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Re: [Phys-l] Prof. Hal Lewis resigns from APS

As scientists, we must insist that the climate scientists are doing good science and that their
interpretations are consistent with results that can be obtained from the best available data.  We have
an obligation to closely examine methods and data to ensure that it is correct. This has largely not
been the case to date, with few exceptions.

It takes a lot of time and effort to do a serious examination of the peer-reviewed literature, so this
cannot be done by anyone simply taking a cursory look at a few graphs and making a determination
from them.

There has been much political rhetoric on both sides of this issue, but the scientists that have
petitioned the APS are asking for a truly scientific discussion of the methods and data to make a
proper assessment that the community of physicists can be sure is not politically biased, but rather
based on well established scientific methods.

On 11 Oct 2010 at 9:44, A. John Mallinckrodt wrote:

... as if there were no political--more precisely economic--interests informing the anti climate change forces, which are, interestingly enough, confined not merely to the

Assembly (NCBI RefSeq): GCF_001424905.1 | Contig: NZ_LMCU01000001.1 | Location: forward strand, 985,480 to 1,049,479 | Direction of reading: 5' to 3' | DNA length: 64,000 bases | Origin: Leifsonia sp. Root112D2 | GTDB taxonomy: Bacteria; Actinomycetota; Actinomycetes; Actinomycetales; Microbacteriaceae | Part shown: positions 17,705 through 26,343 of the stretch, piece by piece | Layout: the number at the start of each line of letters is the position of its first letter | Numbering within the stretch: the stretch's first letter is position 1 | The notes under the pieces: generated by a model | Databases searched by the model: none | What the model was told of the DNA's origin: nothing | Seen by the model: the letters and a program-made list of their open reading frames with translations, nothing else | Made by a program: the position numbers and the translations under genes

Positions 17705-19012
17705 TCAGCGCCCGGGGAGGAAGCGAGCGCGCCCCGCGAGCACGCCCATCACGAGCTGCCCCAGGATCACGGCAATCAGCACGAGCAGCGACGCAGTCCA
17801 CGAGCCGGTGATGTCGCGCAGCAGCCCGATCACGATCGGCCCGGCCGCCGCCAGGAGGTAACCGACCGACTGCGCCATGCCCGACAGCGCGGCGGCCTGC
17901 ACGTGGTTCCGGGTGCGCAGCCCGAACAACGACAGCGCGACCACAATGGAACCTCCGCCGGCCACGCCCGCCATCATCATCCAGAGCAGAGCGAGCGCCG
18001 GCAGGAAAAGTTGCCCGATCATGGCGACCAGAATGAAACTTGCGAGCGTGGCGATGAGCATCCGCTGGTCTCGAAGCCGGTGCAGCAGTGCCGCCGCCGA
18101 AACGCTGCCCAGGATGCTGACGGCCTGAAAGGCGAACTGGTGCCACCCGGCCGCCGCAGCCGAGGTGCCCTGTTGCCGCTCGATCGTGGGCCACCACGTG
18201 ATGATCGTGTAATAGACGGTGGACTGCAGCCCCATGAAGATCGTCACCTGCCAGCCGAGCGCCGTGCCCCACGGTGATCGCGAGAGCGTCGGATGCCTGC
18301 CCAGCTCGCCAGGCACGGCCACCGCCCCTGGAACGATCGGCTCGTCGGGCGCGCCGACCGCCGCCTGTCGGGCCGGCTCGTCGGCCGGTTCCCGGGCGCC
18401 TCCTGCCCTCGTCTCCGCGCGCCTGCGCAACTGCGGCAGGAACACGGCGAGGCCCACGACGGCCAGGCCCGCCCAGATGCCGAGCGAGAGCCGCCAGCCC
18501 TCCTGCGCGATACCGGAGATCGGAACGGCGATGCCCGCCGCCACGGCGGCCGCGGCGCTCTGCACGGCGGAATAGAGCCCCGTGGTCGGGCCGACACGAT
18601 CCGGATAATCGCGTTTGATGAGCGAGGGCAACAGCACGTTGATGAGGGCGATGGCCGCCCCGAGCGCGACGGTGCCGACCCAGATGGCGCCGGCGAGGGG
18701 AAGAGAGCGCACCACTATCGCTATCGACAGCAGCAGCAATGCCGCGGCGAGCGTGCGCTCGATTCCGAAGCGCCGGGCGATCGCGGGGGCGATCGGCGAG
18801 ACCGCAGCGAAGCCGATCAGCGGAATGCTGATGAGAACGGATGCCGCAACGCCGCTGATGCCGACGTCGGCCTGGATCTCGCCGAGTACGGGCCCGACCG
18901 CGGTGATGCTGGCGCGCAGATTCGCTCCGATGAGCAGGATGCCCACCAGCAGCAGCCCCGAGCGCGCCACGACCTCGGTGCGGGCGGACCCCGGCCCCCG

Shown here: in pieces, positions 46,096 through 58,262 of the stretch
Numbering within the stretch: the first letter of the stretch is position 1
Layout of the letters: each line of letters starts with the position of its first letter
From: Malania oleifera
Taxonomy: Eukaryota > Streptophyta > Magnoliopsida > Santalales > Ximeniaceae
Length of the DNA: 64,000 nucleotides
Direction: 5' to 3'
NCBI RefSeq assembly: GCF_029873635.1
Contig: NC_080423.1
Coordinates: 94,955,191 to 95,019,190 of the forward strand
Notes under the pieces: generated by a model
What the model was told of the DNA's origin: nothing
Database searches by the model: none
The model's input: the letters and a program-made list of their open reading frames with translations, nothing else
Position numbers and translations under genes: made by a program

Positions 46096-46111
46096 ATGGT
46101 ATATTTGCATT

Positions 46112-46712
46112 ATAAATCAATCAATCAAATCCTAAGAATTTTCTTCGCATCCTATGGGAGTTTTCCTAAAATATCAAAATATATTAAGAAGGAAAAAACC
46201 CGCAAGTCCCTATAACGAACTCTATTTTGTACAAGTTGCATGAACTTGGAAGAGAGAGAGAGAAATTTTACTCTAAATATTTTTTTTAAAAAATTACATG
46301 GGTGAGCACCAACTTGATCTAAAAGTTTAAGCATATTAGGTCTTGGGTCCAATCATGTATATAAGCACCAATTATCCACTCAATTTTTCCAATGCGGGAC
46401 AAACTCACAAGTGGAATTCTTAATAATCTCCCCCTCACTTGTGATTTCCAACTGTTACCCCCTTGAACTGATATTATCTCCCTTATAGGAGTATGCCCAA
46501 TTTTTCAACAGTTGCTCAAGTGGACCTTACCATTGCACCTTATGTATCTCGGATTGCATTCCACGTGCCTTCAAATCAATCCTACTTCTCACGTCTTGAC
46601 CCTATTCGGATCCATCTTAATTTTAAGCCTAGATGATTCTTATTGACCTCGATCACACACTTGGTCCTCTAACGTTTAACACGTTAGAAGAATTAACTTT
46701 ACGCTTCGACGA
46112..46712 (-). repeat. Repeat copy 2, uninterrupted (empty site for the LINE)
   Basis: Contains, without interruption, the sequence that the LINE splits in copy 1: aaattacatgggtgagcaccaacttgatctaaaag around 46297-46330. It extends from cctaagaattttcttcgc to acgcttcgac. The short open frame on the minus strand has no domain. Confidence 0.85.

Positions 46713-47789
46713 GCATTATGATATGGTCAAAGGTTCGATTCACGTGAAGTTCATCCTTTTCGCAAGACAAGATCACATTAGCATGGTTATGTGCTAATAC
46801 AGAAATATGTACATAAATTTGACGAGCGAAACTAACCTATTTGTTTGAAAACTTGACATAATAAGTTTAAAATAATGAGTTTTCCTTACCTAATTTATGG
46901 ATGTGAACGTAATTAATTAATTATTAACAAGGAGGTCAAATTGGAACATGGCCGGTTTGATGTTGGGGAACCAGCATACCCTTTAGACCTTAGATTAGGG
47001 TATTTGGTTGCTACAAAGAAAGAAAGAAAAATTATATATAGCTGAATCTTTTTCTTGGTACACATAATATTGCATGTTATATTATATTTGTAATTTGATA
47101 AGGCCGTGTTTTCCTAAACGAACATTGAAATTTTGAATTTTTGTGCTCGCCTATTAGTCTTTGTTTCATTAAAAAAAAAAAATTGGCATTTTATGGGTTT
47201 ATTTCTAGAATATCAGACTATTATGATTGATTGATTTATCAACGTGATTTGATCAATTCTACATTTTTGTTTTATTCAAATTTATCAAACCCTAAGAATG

right wing, but almost exclusively the right wing *in America* (see

Another item worth considering:

The Montford Delusion

John Mallinckrodt
Cal Poly Pomona

From: [] On Behalf Of []
Sent: Monday, October 11, 2010 8:39 AM
Subject: Re: [Phys-l] Prof. Hal Lewis resigns from APS


You are not correct in your assessment. The APS showed no interest in examining the science in this
matter. Their decision was/is solely based on politics, as were the so-called investigations into
ClimateGate. Most, unbiased scientists that take the time to examine all of the documents and the
peer-reviewed scientific literature (not the IPCC reports) will arrive at the same conclusion as Professor
Lewis. The problem is that most scientists have difficulty imagining that the so-called climate experts
have engaged in poor quality scientific work, even to the point of fabricating data. There is an effort
underway to significantly alter the land-based measurements and data sets to get the desired results.
None of this is to deny that climate change is an ongoiong process, but rather a demand that higher
standards for data collection and analysis be used and that the entire process be transparent. We
have a huge number of people engaged in quasi-scientific work to promote a political agenda, rather
than being engaged in truth-seeking.

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